- Positive/Negative Sewing Lines: Direct students to each use a needle and conductive thread to sew the positive ends of the LEDs to the battery holder in a pleasing line. Have them sew three or four loop stiches through each LED end hole to secure it—and instead of knotting and cutting—continue onto the next LED positive end with the same needle and thread. Once they reach the end of the row, tie off and cut the conductive thread. Then direct students to repeat this for the negative sides of the LEDs. Tip: Suggest that students to do a “wiggle test.” If you can easily wiggle the LED back and forth after stitching it, then the stitches are too loose and the electrical connection is not secure enough.
- Have students insert the coin cell battery into the battery holder with the positive (labeled) side facing up. Direct them to test their circuits by turning on the switch to see if the LED row shines brightly!
- If the LEDs do not light up, have students examine their sewing work carefully. Refer to the Troubleshooting Tips section.
With the Students: Customize & Refine
- Once the LEDs are working, direct students use the assorted extra craft supplies to add creative decorations to their masks. Also have them:
- Consider hiding or enhancing the stitching that shows on the front of the mask.
- Glue the second (larger) layer of felt on the back of the mask to add stability and insulate the back of the circuit.
- Make sure to leave a bit of room around the battery holder so they can replace the battery as necessary.
- Cut small holes on either side of the mask with scissors (or a hole punch) and tie on pieces of elastic, string or ribbons to hold the mask on.
Ask students not to play with the LEDs and battery holders so that they do not break and cause injury.
If any LEDs are not illuminating, make sure the stitches are tight. For any that are not tight, have students sew with a bit of conductive thread over the connection point, holding the piece down tighter and making sure that the thread touches both the LED board and the original sewn line.
Watch that students do not inadvertently sew short circuits, which sometimes arise if the thread is loose.
- How might you add LEDs in a parallel circuit without being in a straight line? How could you extend the traces so that you have LEDs around the eyes while still keeping the parallel circuit design?
- What would happen to our masks if the center LED broke? (Answer: The other LEDs would still light up). Why? (Answer: We made a parallel circuit.)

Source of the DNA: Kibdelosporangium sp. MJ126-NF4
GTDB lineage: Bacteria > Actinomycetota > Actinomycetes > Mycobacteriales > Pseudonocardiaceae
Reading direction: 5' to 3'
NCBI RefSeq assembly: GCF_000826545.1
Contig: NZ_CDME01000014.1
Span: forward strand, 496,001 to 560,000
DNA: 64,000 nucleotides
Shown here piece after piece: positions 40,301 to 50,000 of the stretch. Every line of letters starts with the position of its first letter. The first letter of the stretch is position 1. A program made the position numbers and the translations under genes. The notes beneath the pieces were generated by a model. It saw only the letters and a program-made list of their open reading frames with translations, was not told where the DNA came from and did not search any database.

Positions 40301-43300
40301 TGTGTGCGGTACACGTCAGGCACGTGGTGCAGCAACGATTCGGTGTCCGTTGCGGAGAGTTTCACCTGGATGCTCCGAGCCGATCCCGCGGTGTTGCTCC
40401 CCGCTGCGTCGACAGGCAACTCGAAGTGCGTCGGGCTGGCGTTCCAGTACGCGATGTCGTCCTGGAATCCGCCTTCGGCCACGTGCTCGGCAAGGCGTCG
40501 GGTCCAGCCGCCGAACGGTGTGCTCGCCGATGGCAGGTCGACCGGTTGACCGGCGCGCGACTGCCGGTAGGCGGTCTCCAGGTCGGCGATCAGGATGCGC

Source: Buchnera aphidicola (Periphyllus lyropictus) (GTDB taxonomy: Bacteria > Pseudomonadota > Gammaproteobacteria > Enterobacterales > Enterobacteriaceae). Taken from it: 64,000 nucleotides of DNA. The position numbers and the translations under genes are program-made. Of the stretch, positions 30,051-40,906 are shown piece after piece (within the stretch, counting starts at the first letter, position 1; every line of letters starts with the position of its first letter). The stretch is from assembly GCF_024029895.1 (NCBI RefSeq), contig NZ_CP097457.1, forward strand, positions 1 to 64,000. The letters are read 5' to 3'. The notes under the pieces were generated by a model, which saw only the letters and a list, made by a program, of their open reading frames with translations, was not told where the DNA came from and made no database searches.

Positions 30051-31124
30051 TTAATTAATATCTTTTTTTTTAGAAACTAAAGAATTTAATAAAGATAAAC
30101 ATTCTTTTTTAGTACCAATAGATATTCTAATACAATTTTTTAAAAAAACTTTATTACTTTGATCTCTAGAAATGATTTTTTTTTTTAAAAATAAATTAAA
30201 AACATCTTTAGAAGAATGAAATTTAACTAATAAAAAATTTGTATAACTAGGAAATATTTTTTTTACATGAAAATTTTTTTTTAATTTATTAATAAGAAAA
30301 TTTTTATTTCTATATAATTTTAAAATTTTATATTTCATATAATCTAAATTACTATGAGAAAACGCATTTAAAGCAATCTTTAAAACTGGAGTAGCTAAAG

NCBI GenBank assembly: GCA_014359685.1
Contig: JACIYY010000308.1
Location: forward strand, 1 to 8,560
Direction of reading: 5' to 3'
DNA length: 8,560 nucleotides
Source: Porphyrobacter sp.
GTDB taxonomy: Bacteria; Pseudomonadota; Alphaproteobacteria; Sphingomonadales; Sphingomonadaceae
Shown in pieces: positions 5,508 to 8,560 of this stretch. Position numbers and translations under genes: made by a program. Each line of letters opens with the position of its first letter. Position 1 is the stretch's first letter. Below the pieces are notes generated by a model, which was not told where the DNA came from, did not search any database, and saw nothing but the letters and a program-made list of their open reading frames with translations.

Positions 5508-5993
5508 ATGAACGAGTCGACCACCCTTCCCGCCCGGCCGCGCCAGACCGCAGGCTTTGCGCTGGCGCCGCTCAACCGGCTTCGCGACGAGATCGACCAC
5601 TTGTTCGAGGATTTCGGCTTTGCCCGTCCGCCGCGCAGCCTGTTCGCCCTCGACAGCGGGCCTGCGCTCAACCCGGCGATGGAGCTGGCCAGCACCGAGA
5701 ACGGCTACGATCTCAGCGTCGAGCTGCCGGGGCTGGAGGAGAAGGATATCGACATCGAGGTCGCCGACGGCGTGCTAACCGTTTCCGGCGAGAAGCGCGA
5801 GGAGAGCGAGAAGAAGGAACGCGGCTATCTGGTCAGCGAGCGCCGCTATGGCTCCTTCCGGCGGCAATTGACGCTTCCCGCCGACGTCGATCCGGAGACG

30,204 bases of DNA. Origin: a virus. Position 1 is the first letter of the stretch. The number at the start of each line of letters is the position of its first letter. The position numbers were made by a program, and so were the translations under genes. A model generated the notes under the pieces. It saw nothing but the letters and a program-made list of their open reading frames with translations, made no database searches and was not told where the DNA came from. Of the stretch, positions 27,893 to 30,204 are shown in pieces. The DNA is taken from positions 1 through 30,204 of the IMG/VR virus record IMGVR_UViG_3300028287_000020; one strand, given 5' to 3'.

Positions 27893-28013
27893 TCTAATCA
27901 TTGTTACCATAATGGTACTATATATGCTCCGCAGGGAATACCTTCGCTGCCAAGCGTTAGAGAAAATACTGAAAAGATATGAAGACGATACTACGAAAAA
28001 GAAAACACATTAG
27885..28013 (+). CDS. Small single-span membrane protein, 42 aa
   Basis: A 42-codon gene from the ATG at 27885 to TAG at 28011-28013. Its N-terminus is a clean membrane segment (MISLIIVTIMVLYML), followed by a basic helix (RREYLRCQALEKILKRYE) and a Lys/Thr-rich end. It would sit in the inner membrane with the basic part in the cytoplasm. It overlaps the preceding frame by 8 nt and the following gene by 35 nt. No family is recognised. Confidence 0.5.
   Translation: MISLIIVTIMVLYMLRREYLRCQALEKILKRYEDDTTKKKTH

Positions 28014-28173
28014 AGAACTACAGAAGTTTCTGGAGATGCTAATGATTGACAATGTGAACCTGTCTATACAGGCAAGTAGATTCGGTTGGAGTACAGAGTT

- Why do engineers make circuits in parallel? (Example answer: To ensure everything continues to light up [electricity continues to flow], even if one component breaks).
Brainstorming: As a class, brainstorm ideas about where e-textiles might be used. In what situations? For what purposes? Remind students that in brainstorming, no idea is “silly.” Brainstorming is the time to be wild and crazy in your ideas! (Example ideas: Fashion shows, Halloween costumes, night-wear for cyclists and joggers, a princess’ tiara, subway repairman coveralls, ice skater costumes, referee shirts, space suits, pet collars, etc.)
Activity Embedded Assessment
Participation: Make sure each student is participating in the activity by creating his/her own mask.
Why Go Parallel? As you walk around the class, ask students why engineers might arrange light circuitry in parallel instead of in series. (Answer: In parallel, if a light breaks the other lights still work. If a light breaks in series, the other lights will not work.) Also ask the Investigating Questions.
Small Group Brainstorming: Divide the class into groups of three or four student each. Assign teams to each make a list of other objects and items that might have parallel circuits. Then, have each group share its list with the class. (Example answers: Lights in a house, appliances, computers, toys, CD players, strings of Christmas tree lights, cell phones.)
Have students create this mask project using more than three LEDs. Explore how bright the LEDs can get while still having room to sew the traces.
Have students make new masks in different shapes, such as animal masks like wolverines or cat ears.
- For lower grades, cut out the felt mask shapes before beginning the activity, and have only adults use the hot glue gun(s) with the students giving them instructions about where they want the components placed.
- For higher grades, eliminate the mask template from the provided materials so students must create their own mask shapes. Direct students to draw their circuits onto the felt masks and approve the circuits before distributing LEDs, thread and battery holders.
Activity adapted from SparkFun’s E-Textile Mask activity at https://learn.sparkfun.com/tutorials/e-textile-mask.
ContributorsAngela Sheehan; Sabina Schill
Copyright© 2017 by Regents of the University of Colorado; original © 2014 SparkFun Education
Supporting ProgramSparkFun Education
Last modified: July 17, 2017